Information is critical, but it is most valuable when it describes customer behaviour
Steven A. Luckie
Vice President of Business Development – Financial Institutions
Senior Manager, Advisory
Banks have had an eye on customer profitability as a key performance metric for decades, yet approaches continue to vary widely in methodology and outcomes. All banks want to measure customer profitability, analyze it, and apply the results of their analysis to product development decisions: Banks want to answer fundamental questions:What do our customers need? What products or services should we offer? How do we effectively market our offerings to meet our customers’ needs? Which customers should we focus on? Which customers appear to be profitable, but are not?
Banks, however, confront a number of challenges in evolving the customer profitability metric. These include the inherent complexity of banking organizations, the siloed nature of internal data management, inadequate costing models, and—ironically—shareholder pressure to generate profit. Still, as they strive to meet the evolving needs and expectations of their customers, banks need to work toward a customer profitability measure that effectively balances traditional costing methods a complex operating environment and an ever-evolving consumer landscape.
Complexity, Data, and Costing
Transforming your approach to customer profitability is clearly a difficult proposition. A bank is a tremendously complex network of organizational structures, strategies, people, systems and information, often operating discretely. With the Marketing department often responsible for measuring customer profitability, they tend to assess success or failure relative to specific marketing campaigns for specific products or promotions. Whatever customer information or knowledge is gleaned tends to be siloed, not necessarily aligned to broader business drivers or strategies, and certainly not a usable aggregate view of product profitability across geographies or customer segments. This segmentation is not just a choice or an accident of corporate evolution; rather, individual groups and bank functions must remain agile and independent of the whole. For example, online banking must be clearly differentiated from retail banking and marketing. And if there is no larger enterprise focus on integrating capabilities then communication and evolution become problematic.
To complicate matters, what if a bank client is also an insurance client, a small business owner, or has an investment account with the bank? Integrating the array of information these relationships generate to deliver a single, unified client view is certainly a customer profitability panacea, and banks have had some success in understanding this across a single channel, such as in branch banking. But the bank-to-customer relationship needs to be 360 degrees, and in all directions—a seamless three-dimensional understanding that connects mobile banking, social networking, ATMs, and telephone banking, as well as traditional branch interaction. Integration, however, has not kept pace with channel expansion. Silos persist and overcoming complexity remains a problem.
Costing, a key customer profitability input, is similarly affected by complexity. Most banks rely on an activity-based costing model, typically creating cost ratios that they then apply to the variable component of costs—for retail banking, the selling costs of products and services. Again, this works reasonably well for a single channel but offers little perspective across multiple channels. Clearly, there is an opportunity for banks to enhance the way activity-based costing feeds into customer profitability. This requires a costing model that integrates costing across all channels. The model will have maximum integrity when it helps banks understand profitability at the customer, product, and channel levels.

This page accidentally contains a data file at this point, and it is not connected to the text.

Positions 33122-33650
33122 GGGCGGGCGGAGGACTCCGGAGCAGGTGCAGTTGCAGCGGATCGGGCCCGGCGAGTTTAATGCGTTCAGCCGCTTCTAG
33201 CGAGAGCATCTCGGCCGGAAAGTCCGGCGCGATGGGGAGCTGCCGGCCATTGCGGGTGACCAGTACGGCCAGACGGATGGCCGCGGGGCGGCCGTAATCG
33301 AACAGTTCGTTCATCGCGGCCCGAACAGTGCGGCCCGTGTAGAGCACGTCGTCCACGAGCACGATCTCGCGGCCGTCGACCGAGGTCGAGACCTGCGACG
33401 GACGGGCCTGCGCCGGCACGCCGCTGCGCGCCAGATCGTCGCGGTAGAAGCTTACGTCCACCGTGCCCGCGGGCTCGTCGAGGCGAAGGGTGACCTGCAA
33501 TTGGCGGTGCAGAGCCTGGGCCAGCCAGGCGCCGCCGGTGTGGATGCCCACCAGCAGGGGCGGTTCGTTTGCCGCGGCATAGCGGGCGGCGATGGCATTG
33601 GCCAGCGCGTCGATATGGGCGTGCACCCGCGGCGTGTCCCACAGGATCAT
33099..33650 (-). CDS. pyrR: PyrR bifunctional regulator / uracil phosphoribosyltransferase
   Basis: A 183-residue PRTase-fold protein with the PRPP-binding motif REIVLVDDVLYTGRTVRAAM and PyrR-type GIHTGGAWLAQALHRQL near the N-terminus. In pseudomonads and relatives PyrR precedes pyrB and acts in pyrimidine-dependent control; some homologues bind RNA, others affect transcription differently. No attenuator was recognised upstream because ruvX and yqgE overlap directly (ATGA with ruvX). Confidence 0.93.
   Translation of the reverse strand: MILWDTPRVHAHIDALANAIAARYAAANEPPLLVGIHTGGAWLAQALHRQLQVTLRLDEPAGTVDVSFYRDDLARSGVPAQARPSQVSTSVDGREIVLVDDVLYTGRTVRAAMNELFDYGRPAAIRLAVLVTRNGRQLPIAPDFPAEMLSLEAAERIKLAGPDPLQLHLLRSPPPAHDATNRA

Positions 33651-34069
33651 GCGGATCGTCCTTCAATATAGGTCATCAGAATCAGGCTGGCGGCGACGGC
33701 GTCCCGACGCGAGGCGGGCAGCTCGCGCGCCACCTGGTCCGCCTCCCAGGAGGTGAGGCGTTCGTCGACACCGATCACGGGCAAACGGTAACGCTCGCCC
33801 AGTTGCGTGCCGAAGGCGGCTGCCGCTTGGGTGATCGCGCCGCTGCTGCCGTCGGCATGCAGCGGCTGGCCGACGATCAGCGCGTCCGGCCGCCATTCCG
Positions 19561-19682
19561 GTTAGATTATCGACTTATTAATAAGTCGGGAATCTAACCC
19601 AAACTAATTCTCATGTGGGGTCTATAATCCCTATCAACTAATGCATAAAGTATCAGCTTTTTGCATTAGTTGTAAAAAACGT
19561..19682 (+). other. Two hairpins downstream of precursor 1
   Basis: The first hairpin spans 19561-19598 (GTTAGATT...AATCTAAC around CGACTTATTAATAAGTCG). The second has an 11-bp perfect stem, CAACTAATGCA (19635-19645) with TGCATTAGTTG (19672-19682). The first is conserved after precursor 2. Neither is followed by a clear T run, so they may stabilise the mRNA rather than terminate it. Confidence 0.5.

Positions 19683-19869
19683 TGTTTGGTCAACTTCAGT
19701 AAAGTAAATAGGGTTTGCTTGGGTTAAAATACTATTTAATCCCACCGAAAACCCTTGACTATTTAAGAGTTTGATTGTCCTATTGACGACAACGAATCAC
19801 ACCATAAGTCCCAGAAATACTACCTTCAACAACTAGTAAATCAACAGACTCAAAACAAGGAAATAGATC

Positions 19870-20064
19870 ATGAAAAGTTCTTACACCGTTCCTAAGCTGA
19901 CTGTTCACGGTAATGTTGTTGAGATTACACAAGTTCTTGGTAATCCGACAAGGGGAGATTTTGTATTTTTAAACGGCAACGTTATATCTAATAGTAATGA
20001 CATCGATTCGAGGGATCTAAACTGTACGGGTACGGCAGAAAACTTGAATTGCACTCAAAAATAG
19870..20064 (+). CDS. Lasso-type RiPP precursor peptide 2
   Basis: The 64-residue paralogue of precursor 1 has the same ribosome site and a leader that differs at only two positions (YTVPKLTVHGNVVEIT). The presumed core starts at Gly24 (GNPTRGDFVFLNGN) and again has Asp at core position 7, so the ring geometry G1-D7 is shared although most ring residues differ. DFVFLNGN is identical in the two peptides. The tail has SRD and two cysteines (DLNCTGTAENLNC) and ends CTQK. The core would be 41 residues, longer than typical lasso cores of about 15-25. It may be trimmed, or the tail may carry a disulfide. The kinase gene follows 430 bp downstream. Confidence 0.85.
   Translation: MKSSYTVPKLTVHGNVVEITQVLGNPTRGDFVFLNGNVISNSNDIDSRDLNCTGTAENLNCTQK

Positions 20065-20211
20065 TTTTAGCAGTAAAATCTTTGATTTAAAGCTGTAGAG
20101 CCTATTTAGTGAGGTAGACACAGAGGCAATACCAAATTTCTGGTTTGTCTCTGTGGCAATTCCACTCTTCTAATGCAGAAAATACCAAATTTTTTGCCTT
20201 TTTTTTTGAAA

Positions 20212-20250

Real-Time Information Creates Immediate Opportunities
Collecting and applying ongoing, real-time information to the process is a critical initial step. Monthly data on transactions, costs, revenue, sales, and transfer pricing is not necessarily stale data, but neither is it immediate. When a customer visits a bank representative, the interaction is generally managed with relatively sophisticated customer relationship management tools that often include positioned sales offers of the latest products. Such prompts are often based on some level of specific customer analysis, but if that analysis isn’t based on the most current information, sales opportunities can be missed.
By using customer profitability data at every channel across segments and geographies, banks can gain a much clearer picture of not only where they generate profit, but of what type of profit specific customers tend to generate. Importantly, real-time access does not have to mean instant access to the bank’s complete data set (an unrealistic capability at present), but it should apply to data used to identify and deliver specific offerings. At the most sophisticated level, this would deliver targeted offers based on customers’ current and most relevant financial behaviours—increasing sales, bank profitability, and customer satisfaction. Ideally, this happens not only at the front-end channel, where significant investments have already been made, but at all channels—including ATM, mobile, Internet, and phone.
When you have complete profiles for thousands of similar individual customers, you can begin to make inferences about customers entering that segment and begin to drive profit in the most immediately reactive ways, while also letting customers know just how much you are paying attention to their needs and expectations. No matter what channel a customer goes through, the bank should be able to address their needs effectively within the expected timeframe. Real-time offers through online channels should be made immediately or that, too, is lost profit. While this can be done with existing tools and processes, banks generally do not employ real-time interaction and data integration at this level.